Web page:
The Readings for the 23rd Sunday of Ordinary Time (B2)
Et adducunt ei surdum, et mutum.
And people brought to him a deaf man who had a speech impediment. (NABRE)
OK. We need to look at some Greek. The word rendered “deaf” here means deaf. Not “hard of hearing” or “Had to yell when you spoke” but unable to hear. The Greek rendered “speech impediment” (mutum in Latin) is usually translated as “a difficulty in speaking”. It is only used this one time in the Bible: μογγιλάλος mogilalos. It comes from two Greek words meaning hardly talking, i.e. dumb (tongue-tied) although some decide to render it as “speaking with difficulty” instead of “hardly talking”.
This is important.
If one is deaf from birth, one has no words. One doesn’t know what they sound like. If one is only partially deaf, or not so from birth, one has words.
I think there’s a miracle here so amazing and it was hidden from all the generations of Christians until just in the 20th century. Only now do we know the claim Mark is making here.
Congenital deafness prevents the parts of the brain that do language from developing. But we’re only learning this, fully, now.
Do you see the miracle performed here?
When Jesus says to the deaf mute, “Ephphatha!” He is not just “healing” him: Be open… to Jesus. Not just “open your ears and your mouth” but “OPEN!”
He’s fixing him, reformatting his brain, giving him words, rewriting his entire history into language. The WORD is being imparted to his brain in the same way that the Spirit of God hovered over the waters at the beginning.
Mark links this with the Isaiah prophecy about the mute speaking which is one more reason to hear this not as “speech impediment” but “silent”.
This happens one other time in the Gospels: with the man born blind. Again, that has no way of connecting sight to words. The part of the brain that understands “that’s a tree” is not there. Healing his eye sight requires doing the whole brain in a reformat and reboot.
This is how much our God love us. This is what is possible to the human that opens to God.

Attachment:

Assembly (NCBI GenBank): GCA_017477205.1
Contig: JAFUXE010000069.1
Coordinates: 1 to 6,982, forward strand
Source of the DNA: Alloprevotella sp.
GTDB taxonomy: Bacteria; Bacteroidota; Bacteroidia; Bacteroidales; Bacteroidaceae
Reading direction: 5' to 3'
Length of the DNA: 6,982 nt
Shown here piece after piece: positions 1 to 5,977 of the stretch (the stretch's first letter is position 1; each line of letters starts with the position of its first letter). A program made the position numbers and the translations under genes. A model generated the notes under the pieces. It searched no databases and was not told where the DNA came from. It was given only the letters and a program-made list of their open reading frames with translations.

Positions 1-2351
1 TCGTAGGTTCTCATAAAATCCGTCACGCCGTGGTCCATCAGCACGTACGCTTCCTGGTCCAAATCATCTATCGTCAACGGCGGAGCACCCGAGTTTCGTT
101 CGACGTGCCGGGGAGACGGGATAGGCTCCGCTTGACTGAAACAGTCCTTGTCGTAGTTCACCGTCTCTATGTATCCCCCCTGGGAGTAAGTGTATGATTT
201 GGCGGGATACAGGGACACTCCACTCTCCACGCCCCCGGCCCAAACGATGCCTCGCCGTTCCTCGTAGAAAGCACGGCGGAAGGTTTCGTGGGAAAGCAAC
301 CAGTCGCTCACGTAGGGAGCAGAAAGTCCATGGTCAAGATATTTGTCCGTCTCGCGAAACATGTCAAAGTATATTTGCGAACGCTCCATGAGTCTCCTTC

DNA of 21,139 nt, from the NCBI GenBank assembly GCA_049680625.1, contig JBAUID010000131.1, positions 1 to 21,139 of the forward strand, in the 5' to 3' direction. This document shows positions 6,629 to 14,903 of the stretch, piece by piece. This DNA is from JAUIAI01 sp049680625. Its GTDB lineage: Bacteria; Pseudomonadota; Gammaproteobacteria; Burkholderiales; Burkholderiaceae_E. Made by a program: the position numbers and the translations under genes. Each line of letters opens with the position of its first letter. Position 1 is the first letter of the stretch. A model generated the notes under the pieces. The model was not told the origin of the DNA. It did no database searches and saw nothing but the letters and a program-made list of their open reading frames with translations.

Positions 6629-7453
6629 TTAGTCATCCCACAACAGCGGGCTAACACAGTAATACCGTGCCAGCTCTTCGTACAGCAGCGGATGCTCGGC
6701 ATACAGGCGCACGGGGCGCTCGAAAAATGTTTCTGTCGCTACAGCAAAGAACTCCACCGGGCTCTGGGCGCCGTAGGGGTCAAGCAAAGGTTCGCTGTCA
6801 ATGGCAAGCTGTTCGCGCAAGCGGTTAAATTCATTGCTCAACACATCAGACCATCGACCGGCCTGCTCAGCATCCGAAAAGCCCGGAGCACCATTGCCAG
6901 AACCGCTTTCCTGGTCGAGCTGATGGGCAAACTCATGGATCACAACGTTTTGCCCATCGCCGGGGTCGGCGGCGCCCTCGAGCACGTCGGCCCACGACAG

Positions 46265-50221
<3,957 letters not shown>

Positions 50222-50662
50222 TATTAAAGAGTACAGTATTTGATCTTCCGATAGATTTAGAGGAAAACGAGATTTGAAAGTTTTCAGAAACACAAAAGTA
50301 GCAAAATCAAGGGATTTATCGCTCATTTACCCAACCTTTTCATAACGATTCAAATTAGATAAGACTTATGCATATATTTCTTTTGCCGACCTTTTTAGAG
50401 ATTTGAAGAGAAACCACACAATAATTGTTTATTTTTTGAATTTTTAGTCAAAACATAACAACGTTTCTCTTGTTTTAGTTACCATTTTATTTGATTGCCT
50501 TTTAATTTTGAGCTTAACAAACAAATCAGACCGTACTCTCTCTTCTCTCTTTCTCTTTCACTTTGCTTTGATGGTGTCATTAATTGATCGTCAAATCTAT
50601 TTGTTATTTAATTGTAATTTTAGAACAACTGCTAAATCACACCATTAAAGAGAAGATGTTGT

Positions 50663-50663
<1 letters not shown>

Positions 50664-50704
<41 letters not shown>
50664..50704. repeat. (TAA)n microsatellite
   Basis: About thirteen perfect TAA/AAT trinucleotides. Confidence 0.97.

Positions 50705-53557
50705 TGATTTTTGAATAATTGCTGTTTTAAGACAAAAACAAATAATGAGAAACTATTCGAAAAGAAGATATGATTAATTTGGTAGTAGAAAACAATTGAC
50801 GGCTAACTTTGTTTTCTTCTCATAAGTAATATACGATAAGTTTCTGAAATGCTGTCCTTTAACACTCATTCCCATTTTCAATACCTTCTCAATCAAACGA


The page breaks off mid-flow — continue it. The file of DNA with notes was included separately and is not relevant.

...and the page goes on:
I’ve read a lot, recently, about same-sex attraction and sexual sin. A lot of folks seem to think men and women who are same-sex attracted cannot live chaste lives according to the church’s teaching. I’ve heard this even from folks I would count as friends. They are saying to me that Jesus would never say “Ephphatha!” to me. They are saying I’m beyond the grace of God.
They seem to say that recent sexual scandals happened not because of a culture of permissive silence, not because of a continual moral compromise, not because of a growing worldliness, not because of a satanic attack on the church, but simply because these abusers were same-sex attracted. Some will allow it might have been some of the other things, but they were able to happen because of the last item and, really, we know how those people are.
I don’t know what to think except to pray that they are wrong. This Gospel story, the Angelic Warfare Confraternity, and the teachings of Courage seem to indicate that it is more than possible to live (by God’s grace) within the teachings of the Church. It is desirable and possible for someone to do so. As Isaiah says, Then will the eyes of the blind be opened, the ears of the deaf be cleared then will the lame leap like a stag, then the tongue of the mute will sing.
Why should God be so small as to not lend himself to my struggles?
Why should I be so small as to assume he doesn’t want to help me?